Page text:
The Reformation brought a reorientation of the monarch’s spiritual role. The title FIDEI DEFENSO, or Defender o the Faith, which appears abbeviated as FID DEF on the 2 pound coin and simply as ED on other coins of the realm ws granted to Henry VIII by Pope Leo X in 1521 in recognition of the king’s defence of the seven traditional sacraments of the catholic church in a theological pamphlet which appeared under his name but had effectively been ghost-written for him by his chancellor, Tkhomas more. Fourteen years later More went to the saffold for refusing to recognize Henry VIII as head of the english church. It is highly ironic that this title given by a pope to the king who later made the breach with Rome should have continued to be used by all monarchs until the present day with the defense of Protestantism. The monarch’s governorship over the Church of England was a key lpart of the Reformation settlement, first established in an act of Parliament in 1534. The first English Prayer Book of 1549 started a tradition that continues to this day by including a prayer for the sovereign and for senior members of the Royal Family to be said in parish churches every Sunday. Stuart monarchs took a particularly high view of the divine aspect and religious responsibilities of monarchy. James I had set out in his writings the theory of the divine right of monarchy with which the Stuart dynasty that he inaugurated was to be especially associated. In his treatise THE TREW LAW OF FREE MONARCHIES (1598) he noted that “kings are called Gods by the prophetical David because they sit upon God his throne in the earth and have the count of their administration to give him.” Charles I was frequently compared to Christ following his execution in 1649. For royalists like those in the crowd outside the Banqueting Hall, who pressed forward to soak their handkerchiefs in royal blood, he died a martyr to the Christian faith and to the Church of England in particular. The widespread cult that grew up around him in death ws given a powerful stimulus by the publication on the day of his burial of the EIKON BASILIKE: ”The Portraiture of His Sacred Majesty in His Solitudes and Sufferings,” a manual of prayers, supposedly written by the king. Its frontispiece depicted Charles kneeling and grasping a crown of thorns, his eyes fixed on a heavenly crown and his earthly crown lying discarded at his feet. The doctrine of divine right disappeared with the Glorious Revolution in 1689,, but the monarchy retained an importnt spiritual role. The strong Christian convictions of the Hanoverians and Queen Victoria established a new paradigm of the pious, church-going royal family that continued through the 20h century. (Edward VIII did not fit in and thus the basis for pressure for his abdication.) It was championed by the constitutional historical Walter Bagehot who famously wrote: “Above all things our royalty is to be reverenced and if you begin to poke about it you cannot reverence it. Its mystery is its life. We must not let in the daylight upon the magic.”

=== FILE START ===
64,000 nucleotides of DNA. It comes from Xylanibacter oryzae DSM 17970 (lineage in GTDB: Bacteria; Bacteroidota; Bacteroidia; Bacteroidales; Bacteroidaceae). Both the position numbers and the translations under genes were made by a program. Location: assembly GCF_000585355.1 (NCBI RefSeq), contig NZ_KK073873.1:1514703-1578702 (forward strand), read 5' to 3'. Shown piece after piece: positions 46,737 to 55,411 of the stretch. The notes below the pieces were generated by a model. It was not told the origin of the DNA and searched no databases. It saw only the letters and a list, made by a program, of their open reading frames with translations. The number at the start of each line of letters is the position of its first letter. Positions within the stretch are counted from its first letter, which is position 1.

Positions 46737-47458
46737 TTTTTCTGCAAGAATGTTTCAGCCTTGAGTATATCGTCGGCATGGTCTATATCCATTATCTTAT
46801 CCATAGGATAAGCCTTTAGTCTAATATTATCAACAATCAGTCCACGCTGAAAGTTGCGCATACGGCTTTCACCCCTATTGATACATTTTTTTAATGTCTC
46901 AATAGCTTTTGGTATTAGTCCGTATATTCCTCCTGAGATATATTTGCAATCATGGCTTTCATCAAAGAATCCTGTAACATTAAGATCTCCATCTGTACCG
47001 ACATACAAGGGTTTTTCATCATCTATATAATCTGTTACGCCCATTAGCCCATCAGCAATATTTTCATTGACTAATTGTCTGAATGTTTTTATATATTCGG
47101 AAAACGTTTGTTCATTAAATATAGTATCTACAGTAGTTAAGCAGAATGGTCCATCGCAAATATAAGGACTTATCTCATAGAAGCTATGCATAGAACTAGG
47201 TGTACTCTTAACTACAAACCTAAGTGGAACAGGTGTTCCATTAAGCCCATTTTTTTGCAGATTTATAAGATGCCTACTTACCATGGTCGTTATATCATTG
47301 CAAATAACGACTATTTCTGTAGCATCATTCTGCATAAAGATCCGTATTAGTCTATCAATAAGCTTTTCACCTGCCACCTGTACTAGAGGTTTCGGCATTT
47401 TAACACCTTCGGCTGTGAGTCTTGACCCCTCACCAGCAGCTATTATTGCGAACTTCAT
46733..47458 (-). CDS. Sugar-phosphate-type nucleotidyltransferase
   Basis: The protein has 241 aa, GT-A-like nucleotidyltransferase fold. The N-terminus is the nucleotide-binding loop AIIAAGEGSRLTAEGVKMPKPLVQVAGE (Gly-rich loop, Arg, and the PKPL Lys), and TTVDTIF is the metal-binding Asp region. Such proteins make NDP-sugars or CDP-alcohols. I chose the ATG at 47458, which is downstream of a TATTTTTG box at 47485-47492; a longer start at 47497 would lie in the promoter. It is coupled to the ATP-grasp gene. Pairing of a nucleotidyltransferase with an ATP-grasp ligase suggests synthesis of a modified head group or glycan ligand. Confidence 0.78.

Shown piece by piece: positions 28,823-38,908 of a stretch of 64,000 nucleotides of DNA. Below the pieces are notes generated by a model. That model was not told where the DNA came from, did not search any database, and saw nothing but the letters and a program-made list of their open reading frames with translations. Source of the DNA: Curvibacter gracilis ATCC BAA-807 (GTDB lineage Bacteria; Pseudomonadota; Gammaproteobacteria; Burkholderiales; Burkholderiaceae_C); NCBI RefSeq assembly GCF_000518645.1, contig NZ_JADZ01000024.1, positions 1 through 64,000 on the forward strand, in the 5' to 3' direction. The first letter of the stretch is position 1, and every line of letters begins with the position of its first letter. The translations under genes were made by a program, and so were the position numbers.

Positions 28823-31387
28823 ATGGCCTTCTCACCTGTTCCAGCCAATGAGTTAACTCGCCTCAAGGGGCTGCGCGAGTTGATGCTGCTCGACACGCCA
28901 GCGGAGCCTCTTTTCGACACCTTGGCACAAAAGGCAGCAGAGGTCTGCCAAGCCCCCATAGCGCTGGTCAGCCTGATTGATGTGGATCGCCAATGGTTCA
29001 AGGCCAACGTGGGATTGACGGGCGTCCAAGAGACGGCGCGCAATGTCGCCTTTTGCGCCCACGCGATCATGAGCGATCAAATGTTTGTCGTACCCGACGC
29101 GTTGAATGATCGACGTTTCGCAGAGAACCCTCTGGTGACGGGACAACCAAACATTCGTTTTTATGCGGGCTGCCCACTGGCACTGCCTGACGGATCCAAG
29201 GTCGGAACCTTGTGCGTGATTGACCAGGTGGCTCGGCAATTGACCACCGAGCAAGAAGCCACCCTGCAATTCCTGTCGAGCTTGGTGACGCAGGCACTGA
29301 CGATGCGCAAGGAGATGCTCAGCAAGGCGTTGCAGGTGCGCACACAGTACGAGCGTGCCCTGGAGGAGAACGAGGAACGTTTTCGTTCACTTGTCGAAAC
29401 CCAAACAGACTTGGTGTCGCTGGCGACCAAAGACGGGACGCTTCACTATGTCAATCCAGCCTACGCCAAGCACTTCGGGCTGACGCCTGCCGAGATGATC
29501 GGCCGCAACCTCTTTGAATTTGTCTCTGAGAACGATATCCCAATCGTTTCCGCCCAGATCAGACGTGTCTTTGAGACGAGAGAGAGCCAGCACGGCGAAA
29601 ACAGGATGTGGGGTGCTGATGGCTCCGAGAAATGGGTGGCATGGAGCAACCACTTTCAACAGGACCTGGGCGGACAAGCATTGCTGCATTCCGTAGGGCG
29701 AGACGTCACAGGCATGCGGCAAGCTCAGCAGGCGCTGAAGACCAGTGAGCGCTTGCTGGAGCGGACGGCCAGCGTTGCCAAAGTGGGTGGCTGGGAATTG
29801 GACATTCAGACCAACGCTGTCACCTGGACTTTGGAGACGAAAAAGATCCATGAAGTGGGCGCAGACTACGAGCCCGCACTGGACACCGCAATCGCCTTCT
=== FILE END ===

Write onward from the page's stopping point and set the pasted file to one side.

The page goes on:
The Charles II’s royal commission initiating the 1662 BOOK OF COMMON PRAYER
For me, one of the most significant contributions of Queen Elizabeth II at this the time of her Diamond Jubilee is the Queen’s ability to retain the “language and traditions” of monarchy while bringing the sovereign’s role clearly into the modern world. We put FID.DEF. on our two pound coins while we imply that this “God” for which the Queen is “defender” applies in the “God” of many religious groups that now populate the realm. The Duke and Duchess of Cambridge married last year in Westminster Abbey as did the Queen many years before, but the streets are lined with people of all faiths and all nationalities. Somehow, that “mystery” seems to work even today as the Queen visits mosques, Jewish centers, etc., and receives the leaders of all religious institutions to the Archbishop of Canterbury’s London residence for a Diamond Jubilee Reception. So smoothly done. Wow! As my grandfather used to say: PUT THAT IN YOUR PIPE AND SMOKE IT.
Well done, your Majesty. God Save the Queen.
Thomas Moore email: TMooreSr@me.com Telephone: 801.791.9918